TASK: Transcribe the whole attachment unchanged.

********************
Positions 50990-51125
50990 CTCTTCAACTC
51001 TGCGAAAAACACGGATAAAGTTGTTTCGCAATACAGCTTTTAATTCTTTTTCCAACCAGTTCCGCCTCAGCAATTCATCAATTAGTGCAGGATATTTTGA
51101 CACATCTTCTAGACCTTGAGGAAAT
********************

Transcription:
Positions 50990-51125
50990 CTCTTCAACTC
51001 TGCGAAAAACACGGATAAAGTTGTTTCGCAATACAGCTTTTAATTCTTTTTCCAACCAGTTCCGCCTCAGCAATTCATCAATTAGTGCAGGATATTTTGA
51101 CACATCTTCTAGACCTTGAGGAAAT